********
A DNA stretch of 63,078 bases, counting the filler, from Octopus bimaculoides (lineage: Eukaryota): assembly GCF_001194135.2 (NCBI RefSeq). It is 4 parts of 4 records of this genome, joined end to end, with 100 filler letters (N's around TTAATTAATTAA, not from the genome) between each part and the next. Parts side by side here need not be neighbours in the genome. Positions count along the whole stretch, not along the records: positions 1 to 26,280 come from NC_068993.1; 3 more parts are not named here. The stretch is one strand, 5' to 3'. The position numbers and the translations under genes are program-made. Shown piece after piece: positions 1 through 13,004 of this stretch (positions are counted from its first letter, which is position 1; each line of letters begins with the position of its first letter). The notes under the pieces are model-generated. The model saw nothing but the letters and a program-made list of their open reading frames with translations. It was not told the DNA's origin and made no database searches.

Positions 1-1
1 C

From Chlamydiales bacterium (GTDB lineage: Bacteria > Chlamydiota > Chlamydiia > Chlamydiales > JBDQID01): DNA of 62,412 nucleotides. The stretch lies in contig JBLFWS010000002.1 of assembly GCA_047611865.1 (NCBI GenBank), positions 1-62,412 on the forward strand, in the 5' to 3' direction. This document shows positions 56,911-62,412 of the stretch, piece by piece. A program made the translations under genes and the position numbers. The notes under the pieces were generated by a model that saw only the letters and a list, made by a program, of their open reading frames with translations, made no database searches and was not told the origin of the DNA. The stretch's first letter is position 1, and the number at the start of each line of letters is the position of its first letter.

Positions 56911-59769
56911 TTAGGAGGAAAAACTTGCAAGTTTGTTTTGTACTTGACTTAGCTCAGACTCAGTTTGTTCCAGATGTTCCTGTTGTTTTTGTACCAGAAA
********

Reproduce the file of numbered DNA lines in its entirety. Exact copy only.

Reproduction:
A DNA stretch of 63,078 bases, counting the filler, from Octopus bimaculoides (lineage: Eukaryota): assembly GCF_001194135.2 (NCBI RefSeq). It is 4 parts of 4 records of this genome, joined end to end, with 100 filler letters (N's around TTAATTAATTAA, not from the genome) between each part and the next. Parts side by side here need not be neighbours in the genome. Positions count along the whole stretch, not along the records: positions 1 to 26,280 come from NC_068993.1; 3 more parts are not named here. The stretch is one strand, 5' to 3'. The position numbers and the translations under genes are program-made. Shown piece after piece: positions 1 through 13,004 of this stretch (positions are counted from its first letter, which is position 1; each line of letters begins with the position of its first letter). The notes under the pieces are model-generated. The model saw nothing but the letters and a program-made list of their open reading frames with translations. It was not told the DNA's origin and made no database searches.

Positions 1-1
1 C

From Chlamydiales bacterium (GTDB lineage: Bacteria > Chlamydiota > Chlamydiia > Chlamydiales > JBDQID01): DNA of 62,412 nucleotides. The stretch lies in contig JBLFWS010000002.1 of assembly GCA_047611865.1 (NCBI GenBank), positions 1-62,412 on the forward strand, in the 5' to 3' direction. This document shows positions 56,911-62,412 of the stretch, piece by piece. A program made the translations under genes and the position numbers. The notes under the pieces were generated by a model that saw only the letters and a list, made by a program, of their open reading frames with translations, made no database searches and was not told the origin of the DNA. The stretch's first letter is position 1, and the number at the start of each line of letters is the position of its first letter.

Positions 56911-59769
56911 TTAGGAGGAAAAACTTGCAAGTTTGTTTTGTACTTGACTTAGCTCAGACTCAGTTTGTTCCAGATGTTCCTGTTGTTTTTGTACCAGAAA